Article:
“Every resource we pull off the backlog is not addressing the backlog,” she said. “We need to methodically deal with the backlog using the priorities and lenses we’ve created.”
Ashley Michnowski, a spokesperson for Ms. Qualtrough, said her department, Public Services and Procurement Canada (PSPC), is finalizing a mechanism for MPs to report and ask about constituents’ pay issues.
“[We] will be officially notifying Members of Parliament in the coming weeks,” she said in an emailed statement on Jan. 15. “Employees can also get help online, by submitting a feedback form and by calling our contact centre.”
The Phoenix pay system was supposed to streamline the pay of the government’s roughly 259,000 public servants, but since its launch in February 2016 it has left over half of them overpaid, underpaid, or not paid at all. The backlog is sitting at 589,000 open cases, called transactions, as of Nov. 29.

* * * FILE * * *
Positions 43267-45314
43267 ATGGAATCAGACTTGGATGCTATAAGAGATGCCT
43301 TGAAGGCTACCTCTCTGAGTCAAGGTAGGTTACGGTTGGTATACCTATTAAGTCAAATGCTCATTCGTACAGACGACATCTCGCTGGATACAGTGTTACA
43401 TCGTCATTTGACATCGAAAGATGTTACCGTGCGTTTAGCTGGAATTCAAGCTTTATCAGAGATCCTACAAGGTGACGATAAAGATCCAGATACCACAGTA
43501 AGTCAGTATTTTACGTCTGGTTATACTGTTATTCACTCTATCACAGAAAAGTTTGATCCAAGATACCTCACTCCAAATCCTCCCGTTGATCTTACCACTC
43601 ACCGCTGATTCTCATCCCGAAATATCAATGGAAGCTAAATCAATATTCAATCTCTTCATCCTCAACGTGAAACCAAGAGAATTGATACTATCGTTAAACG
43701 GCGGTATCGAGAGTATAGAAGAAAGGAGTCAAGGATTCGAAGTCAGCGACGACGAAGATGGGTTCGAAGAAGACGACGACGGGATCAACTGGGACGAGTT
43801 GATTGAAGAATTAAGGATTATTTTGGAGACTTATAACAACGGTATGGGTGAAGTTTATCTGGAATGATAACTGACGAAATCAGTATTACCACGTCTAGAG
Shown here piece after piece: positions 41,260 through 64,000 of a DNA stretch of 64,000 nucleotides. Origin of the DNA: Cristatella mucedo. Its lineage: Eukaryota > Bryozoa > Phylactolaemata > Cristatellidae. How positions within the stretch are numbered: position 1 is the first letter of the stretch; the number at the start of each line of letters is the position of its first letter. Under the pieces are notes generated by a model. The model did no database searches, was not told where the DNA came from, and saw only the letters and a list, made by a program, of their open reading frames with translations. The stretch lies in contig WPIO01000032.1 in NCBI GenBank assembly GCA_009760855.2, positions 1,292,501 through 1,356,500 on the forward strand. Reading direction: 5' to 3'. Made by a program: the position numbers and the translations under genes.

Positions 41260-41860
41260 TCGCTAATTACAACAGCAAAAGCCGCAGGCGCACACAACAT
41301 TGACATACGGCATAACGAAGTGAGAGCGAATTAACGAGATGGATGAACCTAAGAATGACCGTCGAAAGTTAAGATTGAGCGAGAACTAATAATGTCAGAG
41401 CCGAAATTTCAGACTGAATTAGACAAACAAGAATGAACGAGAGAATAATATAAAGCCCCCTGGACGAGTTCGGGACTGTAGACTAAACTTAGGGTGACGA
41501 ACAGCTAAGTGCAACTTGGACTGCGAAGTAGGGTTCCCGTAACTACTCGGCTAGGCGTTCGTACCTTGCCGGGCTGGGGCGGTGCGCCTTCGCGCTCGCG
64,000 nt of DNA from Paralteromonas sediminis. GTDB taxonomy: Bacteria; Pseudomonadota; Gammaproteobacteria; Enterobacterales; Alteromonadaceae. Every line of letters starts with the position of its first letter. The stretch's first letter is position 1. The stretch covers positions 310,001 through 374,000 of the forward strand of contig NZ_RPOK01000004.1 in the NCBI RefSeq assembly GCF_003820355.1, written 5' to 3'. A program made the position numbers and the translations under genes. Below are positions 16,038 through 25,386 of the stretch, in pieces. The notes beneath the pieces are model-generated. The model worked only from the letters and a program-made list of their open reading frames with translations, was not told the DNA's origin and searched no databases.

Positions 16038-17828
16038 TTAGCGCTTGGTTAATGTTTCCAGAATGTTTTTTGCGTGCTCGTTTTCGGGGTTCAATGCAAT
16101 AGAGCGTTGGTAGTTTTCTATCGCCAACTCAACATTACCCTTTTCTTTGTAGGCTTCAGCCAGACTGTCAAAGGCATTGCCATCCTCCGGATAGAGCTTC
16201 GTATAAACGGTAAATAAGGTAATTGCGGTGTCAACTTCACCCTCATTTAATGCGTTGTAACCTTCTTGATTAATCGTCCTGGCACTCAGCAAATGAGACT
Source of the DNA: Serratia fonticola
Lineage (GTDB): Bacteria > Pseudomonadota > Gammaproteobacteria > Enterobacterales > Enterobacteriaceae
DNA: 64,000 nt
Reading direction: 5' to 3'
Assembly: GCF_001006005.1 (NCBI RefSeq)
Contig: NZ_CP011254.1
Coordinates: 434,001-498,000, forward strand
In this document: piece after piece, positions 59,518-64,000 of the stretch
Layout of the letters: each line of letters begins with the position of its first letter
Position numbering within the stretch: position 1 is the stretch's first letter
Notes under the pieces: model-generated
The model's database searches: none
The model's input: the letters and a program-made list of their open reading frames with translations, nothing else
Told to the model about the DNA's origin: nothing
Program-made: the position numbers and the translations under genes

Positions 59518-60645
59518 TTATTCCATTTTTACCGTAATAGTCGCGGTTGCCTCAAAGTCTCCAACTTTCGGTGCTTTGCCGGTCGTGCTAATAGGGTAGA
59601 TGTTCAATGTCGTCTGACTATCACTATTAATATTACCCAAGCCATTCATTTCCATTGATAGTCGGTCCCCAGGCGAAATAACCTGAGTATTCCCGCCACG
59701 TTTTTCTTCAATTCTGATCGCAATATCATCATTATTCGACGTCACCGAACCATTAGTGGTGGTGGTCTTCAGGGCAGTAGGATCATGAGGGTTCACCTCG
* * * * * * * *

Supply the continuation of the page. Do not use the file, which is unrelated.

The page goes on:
Constituency staff members currently call Ms. Qualtrough’s ministerial office when they have a Phoenix case. Her staff handles the calls, MPs told The Hill Times, but it can be frustrating and time consuming.
Mr. McCauley isn’t surprised he hasn’t gotten a response to his letter, and said he doesn’t expect to get one. “They just don’t seem to care,” he said, regarding the Phoenix file. The support for MPs was a “simple, nonpartisan” way to solve a problem many MPs are experiencing, he said.
The pay system was supposed to save the government about $70-million annually, but so far the Liberals have spent about $400-million trying to fix it. Auditor general Michael Ferguson said in his fall report on the Phoenix pay system that fixing it would cost far more than the $540-million the government planned to spend.